Of 10 companies whose stock-based compensation over the last 12 months is 100% or more of operating cash flow, the ones below make the companies on yesterday's list appear merely brazen. In our countdown of offenders, Nos. 6, 5, and 4 are eye-rubbingly unbelievable.
These companies produce positive OCF, sure. But not only is it all comprised of adding back stock-based compensation -- the estimated value of stock options granted -- from the income statement, it's worse. By adding back this comp, these companies act as if it will never have any value when actually they are issuing IOUs of investor money. They get away with it ("Wow, this company is really printing the green!") because nobody looks at the cash flow statement.
You will. Here.
Cash Flow Statement (all TTM, $ in millions)
No. 6: Rambus
No. 5: NxStage Medical
No. 4: On Assignment
|Stock-Based Comp as % of OCF||285%||316%||354%|
|Earnings per Diluted Share||($0.07)||($0.36)||$0.73|
Source: S&P Capital IQ, data as of market close Sept. 24, 2012.
No. 6: Rambus
In the latest skirmish, a judge found that chip maker SK Hynix infringed Rambus patents and would pay damages. He did agree with the chip makers that Rambus destroyed documents, but also thought that Rambus didn’t "deliberately" shred those "it knew to be damaging."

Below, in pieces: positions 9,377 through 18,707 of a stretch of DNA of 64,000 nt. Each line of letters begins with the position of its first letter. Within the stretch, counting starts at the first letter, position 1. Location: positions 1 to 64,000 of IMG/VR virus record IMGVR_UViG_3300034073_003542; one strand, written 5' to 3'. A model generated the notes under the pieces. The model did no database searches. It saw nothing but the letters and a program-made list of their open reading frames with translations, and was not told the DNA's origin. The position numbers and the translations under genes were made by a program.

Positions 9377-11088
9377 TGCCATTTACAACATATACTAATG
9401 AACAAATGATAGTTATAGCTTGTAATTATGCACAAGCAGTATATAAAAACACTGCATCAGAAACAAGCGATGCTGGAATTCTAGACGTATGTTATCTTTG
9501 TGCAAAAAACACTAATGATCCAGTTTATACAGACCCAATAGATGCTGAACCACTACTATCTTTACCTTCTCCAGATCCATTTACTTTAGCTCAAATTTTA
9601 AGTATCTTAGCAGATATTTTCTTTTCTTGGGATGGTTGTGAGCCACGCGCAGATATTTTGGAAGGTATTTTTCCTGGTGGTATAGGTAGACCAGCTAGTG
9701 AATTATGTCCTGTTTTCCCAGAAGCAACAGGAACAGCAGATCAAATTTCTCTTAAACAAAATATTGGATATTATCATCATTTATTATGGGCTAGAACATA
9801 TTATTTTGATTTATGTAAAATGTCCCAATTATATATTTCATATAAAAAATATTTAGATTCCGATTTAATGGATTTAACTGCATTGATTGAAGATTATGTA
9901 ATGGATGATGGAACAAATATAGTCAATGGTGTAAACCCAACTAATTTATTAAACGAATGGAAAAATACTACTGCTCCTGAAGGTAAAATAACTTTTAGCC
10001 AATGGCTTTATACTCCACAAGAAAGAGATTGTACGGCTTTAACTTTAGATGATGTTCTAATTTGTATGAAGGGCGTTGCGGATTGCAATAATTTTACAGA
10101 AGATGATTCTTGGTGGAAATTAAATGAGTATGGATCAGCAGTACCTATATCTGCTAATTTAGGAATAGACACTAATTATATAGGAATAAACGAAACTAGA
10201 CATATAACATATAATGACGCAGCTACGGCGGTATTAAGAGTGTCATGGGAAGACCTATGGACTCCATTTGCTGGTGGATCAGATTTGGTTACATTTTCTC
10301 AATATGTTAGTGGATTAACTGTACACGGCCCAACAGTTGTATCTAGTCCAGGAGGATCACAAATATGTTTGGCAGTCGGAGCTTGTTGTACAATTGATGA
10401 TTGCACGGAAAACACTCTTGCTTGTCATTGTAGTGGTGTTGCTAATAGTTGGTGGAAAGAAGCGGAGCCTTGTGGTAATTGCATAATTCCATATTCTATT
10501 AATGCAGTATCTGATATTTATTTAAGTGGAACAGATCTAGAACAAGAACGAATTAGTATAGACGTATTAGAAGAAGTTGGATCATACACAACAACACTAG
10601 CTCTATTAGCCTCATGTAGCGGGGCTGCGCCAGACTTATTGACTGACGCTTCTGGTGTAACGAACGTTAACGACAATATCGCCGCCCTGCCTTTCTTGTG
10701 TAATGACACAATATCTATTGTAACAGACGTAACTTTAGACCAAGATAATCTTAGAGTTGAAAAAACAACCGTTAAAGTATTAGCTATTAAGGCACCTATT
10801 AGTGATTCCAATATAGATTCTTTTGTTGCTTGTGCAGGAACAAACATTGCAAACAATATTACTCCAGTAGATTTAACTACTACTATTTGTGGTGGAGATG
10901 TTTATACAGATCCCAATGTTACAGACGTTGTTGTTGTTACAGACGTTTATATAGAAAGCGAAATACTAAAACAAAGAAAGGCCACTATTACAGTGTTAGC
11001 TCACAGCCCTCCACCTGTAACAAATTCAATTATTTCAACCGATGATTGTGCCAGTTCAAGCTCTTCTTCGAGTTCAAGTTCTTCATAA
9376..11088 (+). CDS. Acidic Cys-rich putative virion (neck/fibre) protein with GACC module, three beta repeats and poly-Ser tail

Almost entirely throughout its history as a public company, not just in the last 12 months, Rambus has produced OCF primarily from adding back stock-based comp. With comp at a huge 285% of TTM OCF, I say stay off this bus, for now. But if you are a growth investor interested in companies that license their advanced chip technology, consider debt-free and growing ARM Holdings
No. 5: Panning NxStage Medical
No. 4: Staffing company On Assignment
With stock-based comp at an eye-popping 316% of OCF, On Assignment and its stock are floating on speculative air. I wouldn't take this assignment. Better staffing companies include Kelly Services, with a pristine balance sheet and a low EV/EBITDA multiple.
Tomorrow, the countdown continues with the last and worst offenders, Nos. 3 to 1. And their percentages are unconscionable. Be there to avoid losses!
Tom Jacobs is lead advisor and portfolio manager for Motley Fool Special Ops, a premium service offering a long-short investment portfolio serving up special situations and opportunistic values, spiced with a dash of earnings quality shorts. He is the co-author with Motley Fool Alpha's John Del Vecchio of What's Behind the Numbers? How to Expose Financial Chicanery and Avoid Huge Losses in Your Portfolio. Follow him on Twitter @TomJacobsInvest and fleeing from companies offering too much stock-based comp.
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